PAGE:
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Child Care (Amendment) Act

18 Nov 2022 / Family law Print

Let’s hear it for the GALs

The Child Care (Amendment) Act amends legislation relating to guardians ad litem concerning child-care proceedings, special-care proceedings, and the detention of children in an approved centre. Denise Kirwan reports.

The Child Care (Amendment) Act 2022 was signed into law on 19 July 2022. When introducing the act as a bill, Minister for Children Roderic O’Gorman said that it would “enhance the rights of children and the capacity of the courts to make the right decisions in helping children and their families”.

The 2022 act amends legislation concerning child-care proceedings (under the Child Care Act 1991), special-care proceedings (under the Child Care (Amendment) Act 2011), and the detention of children in an approved centre (under the Mental Health Act 2001).

The act primarily provides for a system of regulation and appointment of guardians ad litem (GALs) and provides that the best interests of the child are the paramount consideration for courts. It also sets out that children’s views in a matter should be heard.

GAL-appointment system

Before detailing the new regulatory system for GALs, the act provides two values that will ground the courts’ approach in proceedings under the act. Firstly, section 4 provides that the best interests of the child are the paramount consideration for the court in child-care and special-care proceedings.

This amendment was intended to reflect the intent of article 42A of the Constitution, which was inserted by the Children’s Referendum in 2012.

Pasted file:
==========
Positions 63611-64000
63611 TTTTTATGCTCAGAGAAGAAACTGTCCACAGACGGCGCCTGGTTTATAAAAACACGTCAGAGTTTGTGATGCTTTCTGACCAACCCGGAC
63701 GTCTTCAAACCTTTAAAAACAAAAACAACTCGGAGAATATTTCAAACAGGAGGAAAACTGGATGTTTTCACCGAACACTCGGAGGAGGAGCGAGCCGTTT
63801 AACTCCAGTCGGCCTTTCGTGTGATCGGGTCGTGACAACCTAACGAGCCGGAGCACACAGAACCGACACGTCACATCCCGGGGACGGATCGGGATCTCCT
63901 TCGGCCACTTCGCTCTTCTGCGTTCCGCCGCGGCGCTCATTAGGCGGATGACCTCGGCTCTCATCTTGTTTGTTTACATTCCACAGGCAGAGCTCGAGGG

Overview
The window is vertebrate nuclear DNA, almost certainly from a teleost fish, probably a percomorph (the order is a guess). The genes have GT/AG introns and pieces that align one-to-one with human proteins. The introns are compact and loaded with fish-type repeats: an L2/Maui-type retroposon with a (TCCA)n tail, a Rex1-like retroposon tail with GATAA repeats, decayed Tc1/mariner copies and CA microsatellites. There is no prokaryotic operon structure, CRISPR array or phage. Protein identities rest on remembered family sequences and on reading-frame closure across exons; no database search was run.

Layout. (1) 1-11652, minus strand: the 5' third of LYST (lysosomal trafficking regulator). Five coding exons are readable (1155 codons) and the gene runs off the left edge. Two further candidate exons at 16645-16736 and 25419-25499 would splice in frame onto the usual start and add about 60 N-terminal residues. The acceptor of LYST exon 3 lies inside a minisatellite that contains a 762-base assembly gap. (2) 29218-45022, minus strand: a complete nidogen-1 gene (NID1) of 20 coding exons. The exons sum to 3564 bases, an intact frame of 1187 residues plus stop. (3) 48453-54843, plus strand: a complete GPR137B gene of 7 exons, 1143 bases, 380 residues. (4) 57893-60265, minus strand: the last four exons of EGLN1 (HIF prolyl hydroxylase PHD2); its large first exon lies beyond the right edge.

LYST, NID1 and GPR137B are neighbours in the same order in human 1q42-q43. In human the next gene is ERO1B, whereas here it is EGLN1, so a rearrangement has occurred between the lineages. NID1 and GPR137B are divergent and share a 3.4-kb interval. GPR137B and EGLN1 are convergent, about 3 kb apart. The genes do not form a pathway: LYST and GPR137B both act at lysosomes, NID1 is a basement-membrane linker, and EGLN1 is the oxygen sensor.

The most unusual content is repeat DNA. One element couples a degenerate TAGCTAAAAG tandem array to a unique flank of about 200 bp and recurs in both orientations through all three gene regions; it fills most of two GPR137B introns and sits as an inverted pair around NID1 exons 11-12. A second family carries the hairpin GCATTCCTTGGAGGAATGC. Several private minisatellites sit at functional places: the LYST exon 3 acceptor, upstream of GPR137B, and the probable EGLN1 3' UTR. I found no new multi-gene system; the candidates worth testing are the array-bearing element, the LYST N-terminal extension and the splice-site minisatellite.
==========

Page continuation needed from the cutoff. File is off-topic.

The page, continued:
Secondly, section 5 inserts a new provision to the 1991 act that provides that the court must have due regard to the views of the child in proceedings relating to child care or special care. The court must give due weight to these views according to the child’s age and maturity.

Section 7 makes up the primary focus of the act, as it inserts a new part VA to the 1991 act. This part details the new system for authorisation, appointment, regulation, cessation, and revocation of authorisation of GALs. It also sets out the role and functions of GALs and their powers.

Authorisation and revocation

Section 35L of part VA sets out that the minister may create regulations that specify requirements and qualifications for a person to be authorised to act as a GAL. It also states that the minister may require prospective GALs to provide information relevant to these requirements in order to decide as to their authorisation. GALs may have their authorisation revoked under certain conditions set out in section 35N.

Appointment and cessation

Section 35B specifies that, in all special-care proceedings, the court will make an order for appointment of a GAL. It also states that, in child-care proceedings before the District Court, there is a presumption in favour of making an appointment order.

If the District Court decides against making an order, the court must give its reasons in writing. Section 10 of the act provides that, in proceedings relating to the detention of a child under the Mental Health Act 2001, a GAL must be appointed. All GALs are to be appointed by the minister under section 35C of part VA.